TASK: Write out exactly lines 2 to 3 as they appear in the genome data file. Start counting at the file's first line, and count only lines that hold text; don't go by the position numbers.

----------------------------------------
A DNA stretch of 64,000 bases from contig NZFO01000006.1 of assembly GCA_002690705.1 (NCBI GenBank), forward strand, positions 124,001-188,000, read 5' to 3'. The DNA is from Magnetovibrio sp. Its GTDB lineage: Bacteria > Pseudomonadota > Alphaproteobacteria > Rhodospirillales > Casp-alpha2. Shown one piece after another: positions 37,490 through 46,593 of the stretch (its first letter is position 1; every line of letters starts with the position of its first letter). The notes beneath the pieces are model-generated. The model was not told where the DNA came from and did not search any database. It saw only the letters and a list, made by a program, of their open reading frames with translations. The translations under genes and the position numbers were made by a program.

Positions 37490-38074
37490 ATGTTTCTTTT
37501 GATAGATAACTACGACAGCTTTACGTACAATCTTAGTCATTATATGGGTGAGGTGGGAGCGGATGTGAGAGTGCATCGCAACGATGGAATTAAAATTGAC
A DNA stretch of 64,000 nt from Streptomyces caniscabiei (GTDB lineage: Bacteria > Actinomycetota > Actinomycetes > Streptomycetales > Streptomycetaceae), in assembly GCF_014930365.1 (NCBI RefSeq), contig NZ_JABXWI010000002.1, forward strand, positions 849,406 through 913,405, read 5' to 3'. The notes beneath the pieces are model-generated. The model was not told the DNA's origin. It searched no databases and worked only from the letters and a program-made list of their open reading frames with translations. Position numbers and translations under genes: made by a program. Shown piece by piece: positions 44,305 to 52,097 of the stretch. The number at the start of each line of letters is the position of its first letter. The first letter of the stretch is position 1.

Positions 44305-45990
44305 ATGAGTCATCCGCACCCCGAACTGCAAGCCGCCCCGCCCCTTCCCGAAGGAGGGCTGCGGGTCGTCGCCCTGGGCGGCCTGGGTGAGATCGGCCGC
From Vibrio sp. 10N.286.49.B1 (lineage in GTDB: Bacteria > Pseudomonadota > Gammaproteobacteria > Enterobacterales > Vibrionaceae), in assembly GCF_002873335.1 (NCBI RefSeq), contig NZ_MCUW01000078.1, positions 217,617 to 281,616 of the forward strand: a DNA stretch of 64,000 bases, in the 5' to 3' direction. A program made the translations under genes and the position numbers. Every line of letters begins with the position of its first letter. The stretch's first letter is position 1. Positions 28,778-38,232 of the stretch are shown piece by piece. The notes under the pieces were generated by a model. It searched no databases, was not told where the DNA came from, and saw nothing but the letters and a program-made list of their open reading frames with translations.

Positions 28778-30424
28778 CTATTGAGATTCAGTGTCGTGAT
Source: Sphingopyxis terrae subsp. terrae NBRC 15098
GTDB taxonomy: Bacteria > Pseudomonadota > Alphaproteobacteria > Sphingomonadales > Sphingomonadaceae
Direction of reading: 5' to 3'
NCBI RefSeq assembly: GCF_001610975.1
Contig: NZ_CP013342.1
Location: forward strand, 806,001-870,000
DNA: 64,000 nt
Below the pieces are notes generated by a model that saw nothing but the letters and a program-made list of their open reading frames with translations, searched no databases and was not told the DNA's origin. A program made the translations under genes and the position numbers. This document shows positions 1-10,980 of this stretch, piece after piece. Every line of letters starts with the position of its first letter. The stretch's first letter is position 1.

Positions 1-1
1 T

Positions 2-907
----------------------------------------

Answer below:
Positions 37490-38074
37490 ATGTTTCTTTT